Your fingers and toes haven't been lying.
While the past five days haven't set records for cold in the Omaha metro area, it has been unusually cold for this early in December.
During the four days from Thursday through Sunday, the temperature averaged 9.4 degrees in Omaha, said Barbara Mayes, a meteorologist with the National Weather Service. That's the seventh-coldest Dec. 5 through Dec. 8 on record, dating to 1871, she said. And it's far below the normal average of 28.5 degrees.
The cold led to about a dozen cases of exposure, according to local hospital officials. Among them: An intoxicated teenage boy was found passed out in the snow over the weekend, and a handful of adults with dementia wandered outdoors. A few cases of hypothermia may have been advanced, but reports indicate that those individuals were in good condition.
Normal highs for this time of year are about 37 degrees; but since Thursday, daytime highs have ranged from 12 degrees to 19 degrees, according to the weather service.
Normal lows for this time of year are around 18 degrees.
“We've been struggling even to get there (18 degrees),” Mayes said.
Nights since Thursday have ranged from 4 degrees below zero to 11 degrees above zero.
Wind chills have added to the equation: It felt like 18 below at 8 a.m. Monday in Omaha and minus 20 in Lincoln.
But this still hasn't been the coldest such stretch.
The coldest Dec. 5 through Dec. 8 period came in 1909, when the temperature averaged 4.1 degrees. The second-coldest stretch occurred in 2005, when the temperature averaged 5 degrees.
The good news is that the worst of the cold appears over, Mayes said. Temperatures are expected to move closer to normal, with highs in the teens and 20s, even approaching 32 degrees on Friday.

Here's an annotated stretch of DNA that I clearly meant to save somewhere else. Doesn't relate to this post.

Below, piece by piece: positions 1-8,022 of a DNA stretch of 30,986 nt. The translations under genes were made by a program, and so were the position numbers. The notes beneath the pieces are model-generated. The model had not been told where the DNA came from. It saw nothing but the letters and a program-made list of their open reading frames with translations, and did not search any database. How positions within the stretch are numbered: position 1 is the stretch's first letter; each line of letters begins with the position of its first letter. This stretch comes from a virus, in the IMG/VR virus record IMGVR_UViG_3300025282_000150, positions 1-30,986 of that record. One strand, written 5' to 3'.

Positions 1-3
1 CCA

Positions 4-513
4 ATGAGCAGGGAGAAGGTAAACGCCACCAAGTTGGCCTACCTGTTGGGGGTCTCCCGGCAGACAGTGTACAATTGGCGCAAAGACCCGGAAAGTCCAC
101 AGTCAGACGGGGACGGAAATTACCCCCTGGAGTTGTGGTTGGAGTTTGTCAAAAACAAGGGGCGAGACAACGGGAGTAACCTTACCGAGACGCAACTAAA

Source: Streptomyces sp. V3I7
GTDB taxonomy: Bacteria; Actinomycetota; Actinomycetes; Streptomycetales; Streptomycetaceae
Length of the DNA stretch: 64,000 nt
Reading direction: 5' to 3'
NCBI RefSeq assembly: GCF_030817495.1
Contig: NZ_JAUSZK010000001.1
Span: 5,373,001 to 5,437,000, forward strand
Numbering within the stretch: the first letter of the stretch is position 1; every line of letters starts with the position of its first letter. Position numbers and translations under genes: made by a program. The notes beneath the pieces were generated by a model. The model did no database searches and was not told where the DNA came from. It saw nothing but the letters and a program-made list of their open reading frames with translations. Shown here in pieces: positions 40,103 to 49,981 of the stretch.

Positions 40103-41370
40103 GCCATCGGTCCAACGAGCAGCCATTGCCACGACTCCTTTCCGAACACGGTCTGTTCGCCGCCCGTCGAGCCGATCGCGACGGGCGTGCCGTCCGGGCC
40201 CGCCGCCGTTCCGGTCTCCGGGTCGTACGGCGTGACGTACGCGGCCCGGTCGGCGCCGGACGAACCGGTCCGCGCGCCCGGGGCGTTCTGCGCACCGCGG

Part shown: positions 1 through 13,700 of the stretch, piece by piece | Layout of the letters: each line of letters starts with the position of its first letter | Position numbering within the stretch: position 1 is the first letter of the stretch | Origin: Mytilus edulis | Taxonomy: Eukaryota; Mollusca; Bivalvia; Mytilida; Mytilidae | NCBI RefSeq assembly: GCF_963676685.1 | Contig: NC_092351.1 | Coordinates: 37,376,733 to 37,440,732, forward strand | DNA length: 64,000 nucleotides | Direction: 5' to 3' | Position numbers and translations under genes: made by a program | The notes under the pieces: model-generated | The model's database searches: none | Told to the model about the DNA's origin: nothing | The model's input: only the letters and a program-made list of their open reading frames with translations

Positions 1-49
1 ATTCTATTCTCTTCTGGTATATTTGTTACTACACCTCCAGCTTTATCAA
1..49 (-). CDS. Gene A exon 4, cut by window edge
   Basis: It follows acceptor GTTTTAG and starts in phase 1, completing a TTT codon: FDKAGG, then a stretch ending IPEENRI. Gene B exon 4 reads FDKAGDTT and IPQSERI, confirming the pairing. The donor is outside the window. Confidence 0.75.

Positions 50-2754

Mayes said the eight- to 14-day outlook, which extends to the week before Christmas, tilts the odds toward warmer-than-normal conditions.
The recent brisk conditions weren't enough to grant the snow-day wishes of area schoolchildren. Omaha Public Schools spokesman Todd Andrews said the district had no intention of canceling school or dismissing classes early Monday because of the frigid weather.
The district will consider closing schools if sustained wind chills of 20 degrees below zero or lower are recorded.
Snow, sleet and ice struck parts of the Midwest before moving on to the east.
Sunday's snowfall, the first significant one of the season in eastern Nebraska, compounded the cold on Monday. Omaha received 2 inches and Lincoln 5.2 inches, according to the National Weather Service.
Across the region, fresh snow in the past week contributed to roadway collisions.
About four dozen Millard North High School students were in a 25-vehicle traffic accident Sunday on slick roads in Wisconsin. No one among the 49 students, three teachers and one chaperone was injured, said Rebecca Kleeman, a spokeswoman for the Millard Public Schools.
The Millard North students were on their way home from a DECA event in a chartered bus when the crash occurred in the Milwaukee area.
The U.S. Senate canceled votes scheduled for Monday night because of the weather, but Nebraska and Iowa lawmakers mostly avoided the travel headaches that prompted the cancellation.
Rep. Lee Terry, R-Neb., was delayed in returning to Washington on Monday, but a spokesman said he was expected to arrive later in the evening. The House had no votes scheduled for Monday.
All four senators from Nebraska and Iowa were around Monday.
Sen. Deb Fischer, R-Neb., poked some fun at East Coast residents on her Facebook page, where she shared a photo of heavy snow in her hometown.
“THIS is what winter looks like, Washington,” Fischer wrote. “The picture is of Valentine, NE with a foot of snow and -24 degrees. Today in DC schools are closed because of a couple of inches of snow and a temperature of 34 degrees. We Nebraskans are a hearty bunch ;)”
World-Herald staff writers Joseph Morton, Maggie O'Brien, Bob Glissmann, Erin Duffy and Jay Withrow contributed to this report.